Like I said, no answers, just some thoughts.


Susan said...

I think that one of the things that happens in these situations is that people get a thrill out of being "in the know", getting the briefings in advance, and generally being in the center of things. In a life that often seems powerless, it's one way of feeling close to power. (I have a junior colleague very much in this mode.)

People like you (and me)keep getting called on because we are competent, and probably seen as fairminded and not just out for ourselves. I think feigned incompetence is a great skill, which I plan to cultivate in my next life. There are people you put in roles where they can do little damage.

With your colleague who said they needed to steer another thing, you might intervene gently by suggesting you know they are overloaded, but maybe there should be a liaison person. They don't have to run it, but the projects are connected. (I'm a great believer in having bridge people between committees with connecting tasks.)

Another Damned Medievalist said...

Susan, I think you are right on all counts. I had forgotten the "in the know" aspect -- and when it is combined with that resentment ...!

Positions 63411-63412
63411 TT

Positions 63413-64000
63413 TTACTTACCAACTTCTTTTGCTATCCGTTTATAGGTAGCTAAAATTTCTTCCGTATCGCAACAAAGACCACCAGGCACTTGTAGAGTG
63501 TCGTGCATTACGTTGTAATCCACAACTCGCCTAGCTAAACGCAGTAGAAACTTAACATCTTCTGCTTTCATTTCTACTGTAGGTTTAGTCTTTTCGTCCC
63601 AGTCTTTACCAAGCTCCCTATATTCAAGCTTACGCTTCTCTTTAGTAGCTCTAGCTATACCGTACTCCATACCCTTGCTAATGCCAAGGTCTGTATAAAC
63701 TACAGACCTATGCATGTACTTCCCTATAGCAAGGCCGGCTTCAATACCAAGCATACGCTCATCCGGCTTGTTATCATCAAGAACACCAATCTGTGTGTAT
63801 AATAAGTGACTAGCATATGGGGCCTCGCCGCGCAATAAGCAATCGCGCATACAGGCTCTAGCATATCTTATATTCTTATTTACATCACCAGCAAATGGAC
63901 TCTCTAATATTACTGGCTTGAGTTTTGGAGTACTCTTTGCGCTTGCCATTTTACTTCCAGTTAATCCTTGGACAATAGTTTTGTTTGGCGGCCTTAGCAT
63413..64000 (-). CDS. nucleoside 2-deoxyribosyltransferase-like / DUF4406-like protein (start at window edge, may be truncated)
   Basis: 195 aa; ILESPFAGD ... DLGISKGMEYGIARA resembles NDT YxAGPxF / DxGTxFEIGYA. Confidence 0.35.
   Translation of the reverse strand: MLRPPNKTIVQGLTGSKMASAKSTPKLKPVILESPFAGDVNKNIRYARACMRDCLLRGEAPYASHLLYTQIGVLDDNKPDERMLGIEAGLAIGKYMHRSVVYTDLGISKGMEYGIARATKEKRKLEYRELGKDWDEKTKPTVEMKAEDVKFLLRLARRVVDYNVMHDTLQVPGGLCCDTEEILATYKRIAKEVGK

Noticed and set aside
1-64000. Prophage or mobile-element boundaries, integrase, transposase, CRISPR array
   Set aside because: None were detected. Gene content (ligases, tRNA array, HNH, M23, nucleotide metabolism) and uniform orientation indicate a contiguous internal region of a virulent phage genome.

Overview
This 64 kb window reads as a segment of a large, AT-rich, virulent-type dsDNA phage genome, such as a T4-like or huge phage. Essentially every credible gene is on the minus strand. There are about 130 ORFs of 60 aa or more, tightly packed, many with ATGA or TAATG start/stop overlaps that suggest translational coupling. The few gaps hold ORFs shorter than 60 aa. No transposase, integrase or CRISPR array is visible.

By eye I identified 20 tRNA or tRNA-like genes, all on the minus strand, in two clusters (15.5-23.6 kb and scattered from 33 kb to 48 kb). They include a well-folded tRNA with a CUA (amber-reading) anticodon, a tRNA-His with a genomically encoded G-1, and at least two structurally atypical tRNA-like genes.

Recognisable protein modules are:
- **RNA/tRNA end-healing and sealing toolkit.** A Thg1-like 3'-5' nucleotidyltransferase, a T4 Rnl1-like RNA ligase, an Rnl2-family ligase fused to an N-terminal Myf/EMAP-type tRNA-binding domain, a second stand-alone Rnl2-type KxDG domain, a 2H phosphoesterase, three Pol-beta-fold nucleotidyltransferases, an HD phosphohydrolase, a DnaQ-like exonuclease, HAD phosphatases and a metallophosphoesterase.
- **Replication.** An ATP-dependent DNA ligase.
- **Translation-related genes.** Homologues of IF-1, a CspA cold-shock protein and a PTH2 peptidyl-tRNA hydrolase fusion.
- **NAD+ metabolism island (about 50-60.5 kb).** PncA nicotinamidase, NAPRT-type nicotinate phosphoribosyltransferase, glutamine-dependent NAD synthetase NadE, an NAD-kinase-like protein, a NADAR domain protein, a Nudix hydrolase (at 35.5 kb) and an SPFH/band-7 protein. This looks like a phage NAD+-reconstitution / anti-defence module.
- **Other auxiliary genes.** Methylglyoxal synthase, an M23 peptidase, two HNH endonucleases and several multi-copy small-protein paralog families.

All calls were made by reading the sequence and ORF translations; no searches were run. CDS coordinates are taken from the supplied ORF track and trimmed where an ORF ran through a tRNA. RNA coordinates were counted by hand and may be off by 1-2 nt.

Janice said...

ADM, great post! You're right that, for both of us, service really means university governance. Given how heavily that burden falls on those who take it up, it's maddening when we run into situations such as LDW mentioned -- where coaching a local kids' sport team counts as service for the institution's purpose.

Something similar said at my university threw me into a depressed funk for weeks. I wondered what was the point in doing all that I did for the university when I could get the same credit in my annual report for doing pleasant hobby-related stuff with kids a few days, here and there.

Kelly in Kansas said...

All facets of service are important. Interaction with the community on any level helps the college/university. We still have a large number of first-generation college students and a college professor coaching Little League can make all the difference in the world as far as making those "big buildings over there" more "human".

It's just a different type of service than community boards, etc.

I certainly agree with your point on faculty governance. Those of us who take on more than the rest even if it's an inherent part of the courses we teach (ie required courses for programs) do resent it at some point. It was a "light bulb" moment once I realized others, including professional colleagues, will be happy to let you do all the work. And, of course, complain when they don't agree with the ultimate outcomes.

Within a department, college, and/or university, it's a constant negotiation and often the expectations are not as explicit as they should be.